Peregrine Falcon - Falco peregrinus
This, famously, is the fastest living thing on the planet. Sources vary considerably in their estimates of the
speed of the peregrine’s hunting dive or “stoop” but the minimum figure given is 180mph and some estimates
are much higher. Peregrines came close to extinction in Europe and North America 30 years ago. A book published
in 1980 speaks of “ a catastrophic decline almost throughout its range which began in the 1950s; (and which )
still continues in many countries”. The reason was the use of persistent poisons - organochlorines - in seed
dressings. Pigeons ate the seeds - and the poisons - and these accumulated in their fatty tissues but without
actually killing the birds. However, when peregrines - and other birds of prey - then ate these poisoned birds,
the toxins became concentrated in the bodies of the predators, either killing them outright or adversely affecting
their ability to breed. The chemicals - DDT was the most notorious - were eventually banned in many parts of the
world but populations of this splendid birds were slow to recover and peregrines are still absent from some of the
eastern areas of North America. In Britain, however, they are now flourishing.
In Sussex, peregrines have now not only returned to the sea cliffs they formerly occupied, like those at Beachy
Head, but have also moved inland to take up residence at places like the disused concrete works near Steyning.
The pair made homeless by the disasters at Brighton’s West Pier were very quick to take up the offer of a
purpose-built nesting site closer to the city centre at Sussex Heights, where they have successfully raised many
young over the last few years. Meanwhile, another pair occupied a chalk cliff site just to the south of the
Cuilfail tunnel outside Lewes. Although birds do indeed go on peregrinations, birds seen in Kingston are more
than likely to be of local origin.
Like sparrowhawks and merlins, peregrines feed mostly on other birds, though they have been recorded as killing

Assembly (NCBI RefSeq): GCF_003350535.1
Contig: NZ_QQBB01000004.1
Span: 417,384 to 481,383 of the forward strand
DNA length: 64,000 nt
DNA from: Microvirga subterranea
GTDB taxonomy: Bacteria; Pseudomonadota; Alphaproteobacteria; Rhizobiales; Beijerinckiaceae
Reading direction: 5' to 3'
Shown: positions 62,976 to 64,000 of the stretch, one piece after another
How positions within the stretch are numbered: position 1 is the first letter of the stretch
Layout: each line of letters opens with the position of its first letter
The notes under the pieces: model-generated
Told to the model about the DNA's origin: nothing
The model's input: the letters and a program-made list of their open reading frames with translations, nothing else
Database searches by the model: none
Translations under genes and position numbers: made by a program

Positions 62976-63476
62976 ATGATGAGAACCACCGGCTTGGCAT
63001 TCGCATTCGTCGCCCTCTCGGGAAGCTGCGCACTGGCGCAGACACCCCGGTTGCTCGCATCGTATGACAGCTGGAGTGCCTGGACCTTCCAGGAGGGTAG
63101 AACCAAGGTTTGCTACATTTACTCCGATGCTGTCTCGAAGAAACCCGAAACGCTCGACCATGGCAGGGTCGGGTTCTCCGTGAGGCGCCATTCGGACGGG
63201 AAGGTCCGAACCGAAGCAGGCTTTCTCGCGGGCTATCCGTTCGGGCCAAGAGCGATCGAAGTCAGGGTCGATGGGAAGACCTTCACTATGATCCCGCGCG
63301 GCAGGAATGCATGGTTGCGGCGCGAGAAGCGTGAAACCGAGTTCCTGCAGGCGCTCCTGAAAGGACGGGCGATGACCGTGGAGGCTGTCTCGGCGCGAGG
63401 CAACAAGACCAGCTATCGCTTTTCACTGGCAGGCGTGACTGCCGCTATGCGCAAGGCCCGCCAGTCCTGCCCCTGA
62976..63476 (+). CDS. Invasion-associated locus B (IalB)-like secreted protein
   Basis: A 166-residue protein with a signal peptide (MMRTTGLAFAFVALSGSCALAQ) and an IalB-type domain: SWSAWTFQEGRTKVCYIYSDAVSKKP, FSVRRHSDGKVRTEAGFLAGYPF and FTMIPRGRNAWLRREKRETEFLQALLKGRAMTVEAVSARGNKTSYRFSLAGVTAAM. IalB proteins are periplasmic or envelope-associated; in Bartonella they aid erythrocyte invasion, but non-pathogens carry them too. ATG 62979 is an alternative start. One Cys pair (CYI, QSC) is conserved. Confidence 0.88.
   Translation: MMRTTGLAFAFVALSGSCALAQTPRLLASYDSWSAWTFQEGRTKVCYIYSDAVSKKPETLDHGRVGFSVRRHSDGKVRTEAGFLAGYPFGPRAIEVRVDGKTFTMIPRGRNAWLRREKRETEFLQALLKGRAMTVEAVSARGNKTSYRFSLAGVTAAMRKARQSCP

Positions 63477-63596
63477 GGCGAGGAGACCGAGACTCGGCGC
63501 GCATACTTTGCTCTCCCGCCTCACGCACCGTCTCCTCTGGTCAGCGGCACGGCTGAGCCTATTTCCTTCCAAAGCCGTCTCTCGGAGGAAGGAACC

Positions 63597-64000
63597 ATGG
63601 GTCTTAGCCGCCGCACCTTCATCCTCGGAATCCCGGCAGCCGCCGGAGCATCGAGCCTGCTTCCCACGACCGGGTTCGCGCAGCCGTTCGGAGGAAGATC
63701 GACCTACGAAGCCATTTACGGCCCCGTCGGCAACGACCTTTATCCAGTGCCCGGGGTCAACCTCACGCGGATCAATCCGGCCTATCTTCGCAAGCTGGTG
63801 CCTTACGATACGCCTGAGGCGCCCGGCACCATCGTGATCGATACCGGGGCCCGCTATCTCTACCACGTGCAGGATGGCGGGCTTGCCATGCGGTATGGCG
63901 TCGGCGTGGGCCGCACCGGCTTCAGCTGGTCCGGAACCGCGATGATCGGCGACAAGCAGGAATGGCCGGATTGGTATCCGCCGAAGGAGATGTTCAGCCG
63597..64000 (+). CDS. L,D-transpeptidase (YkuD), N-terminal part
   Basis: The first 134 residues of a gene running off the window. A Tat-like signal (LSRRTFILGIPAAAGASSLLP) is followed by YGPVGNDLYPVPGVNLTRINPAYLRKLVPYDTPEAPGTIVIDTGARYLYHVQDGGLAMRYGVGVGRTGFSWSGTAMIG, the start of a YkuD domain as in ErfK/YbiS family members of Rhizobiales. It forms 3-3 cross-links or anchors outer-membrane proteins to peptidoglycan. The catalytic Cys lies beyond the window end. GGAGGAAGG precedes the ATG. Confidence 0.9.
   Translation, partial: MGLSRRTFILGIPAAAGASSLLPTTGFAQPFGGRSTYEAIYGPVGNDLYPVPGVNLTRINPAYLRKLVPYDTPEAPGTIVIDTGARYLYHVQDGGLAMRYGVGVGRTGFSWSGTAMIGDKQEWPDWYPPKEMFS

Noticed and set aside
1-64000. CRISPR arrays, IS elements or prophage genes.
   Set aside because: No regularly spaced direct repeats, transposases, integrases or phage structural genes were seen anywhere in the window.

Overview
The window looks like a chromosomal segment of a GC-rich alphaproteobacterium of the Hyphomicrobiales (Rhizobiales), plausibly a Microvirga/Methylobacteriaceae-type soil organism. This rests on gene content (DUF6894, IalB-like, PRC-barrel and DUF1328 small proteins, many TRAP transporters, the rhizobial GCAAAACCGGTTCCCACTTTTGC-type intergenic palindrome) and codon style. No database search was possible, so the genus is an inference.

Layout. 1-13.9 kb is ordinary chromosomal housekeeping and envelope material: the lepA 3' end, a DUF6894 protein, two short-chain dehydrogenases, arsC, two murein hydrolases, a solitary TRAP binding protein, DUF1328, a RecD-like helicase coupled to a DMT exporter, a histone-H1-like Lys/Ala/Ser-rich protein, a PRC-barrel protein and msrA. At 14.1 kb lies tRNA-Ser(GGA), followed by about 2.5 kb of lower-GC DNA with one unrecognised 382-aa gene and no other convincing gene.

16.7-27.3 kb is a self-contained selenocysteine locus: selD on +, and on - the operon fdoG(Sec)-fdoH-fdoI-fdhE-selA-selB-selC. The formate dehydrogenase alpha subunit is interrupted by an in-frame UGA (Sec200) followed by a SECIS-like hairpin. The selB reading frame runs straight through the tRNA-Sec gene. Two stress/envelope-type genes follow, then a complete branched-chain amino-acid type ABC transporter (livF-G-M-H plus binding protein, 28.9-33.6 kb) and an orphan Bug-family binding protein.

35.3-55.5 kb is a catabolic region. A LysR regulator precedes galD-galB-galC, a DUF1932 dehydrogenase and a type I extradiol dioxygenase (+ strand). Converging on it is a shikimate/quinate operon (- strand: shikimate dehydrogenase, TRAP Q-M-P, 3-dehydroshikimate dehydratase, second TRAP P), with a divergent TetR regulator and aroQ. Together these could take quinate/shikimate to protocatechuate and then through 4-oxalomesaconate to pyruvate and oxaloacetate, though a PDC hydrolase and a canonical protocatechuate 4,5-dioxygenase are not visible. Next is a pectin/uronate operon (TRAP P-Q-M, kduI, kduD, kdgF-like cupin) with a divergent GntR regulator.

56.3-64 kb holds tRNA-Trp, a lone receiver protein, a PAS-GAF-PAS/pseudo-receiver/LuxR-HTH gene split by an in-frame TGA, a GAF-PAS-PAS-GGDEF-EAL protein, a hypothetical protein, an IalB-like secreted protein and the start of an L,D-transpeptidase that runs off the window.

rabbits and hares, squirrels, amphibians and reptiles. Prey is usually killed on the wing but whereas sparrowhawks
don’t always have the power to kill quickly, death by peregrine is normally very rapid indeed. If the bird’s mid
air strike doesn’t account for the prey immediately then not many victims survive long after hitting the ground.
Peregrines are heavily built and about a third again the size of kestrels. They are dark grey above, often looking
black in poor light, and pale underneath with a very pronounced moustachial streak. As is almost always the case
with birds of prey, females are markedly bigger than males.
Look out for them on the Downs! They probably visit us far more frequently than you might imagine.
Mistle thrush - Turdus viscivorus
Do you have any mistletoe in garden? If not, what about holly or hawthorn? Mistle thrushes were named are the
first of these (Latin words for mistletoe - viscum - and to eat - vorare) but will try and commandeer any good
supply of berries and ward off any rivals, including much larger birds. There are reports of mistle thrushes
attacking jackdaws and magpies and even one account of a thrush which knocked over a peacock that it felt was
too close to its nest!
This is a big, pale thrush with a very distinctive flight, a little like that of a woodpecker in that it closes its
wings for what seems like a long time but without causing pronounced looping undulations. In flight the pale
undersides of its wings can sometimes be clearly seen. On the ground it can be quite bold as it hops about in
search of food. Its song is loud and slightly mournful and begins very early in the year or even before the end of
the old one. It also has a grating call, often given in flight, rather like the rattles that I remember being waved
around with such enthusiasm at Highbury and White Hart Lane in the 1960s. (Why I broke all the tribal rules of
football supporters and watched both Arsenal and Spurs is a long tale, for which there is no space here!).
It’s not a common bird in Kingston but there are probably several pairs in and around the village. It needs
scattered trees and usually nests in one. Nests can be quite high up, often in a fork. Breeding takes place
quite early in the year and parties of young thrushes can sometimes be seen on the Downs in the spring before
many other birds have even finished nesting.
Mistle thrushes have some wonderful local names, the most common of which is turncock, from its habit of singing in
strong winds or other bad weather, but my favourite is “Big Mavis” which is from lowland Scotland.
I’ve yet to record a mistle thrush in my garden but would be interested to hear from anyone who has.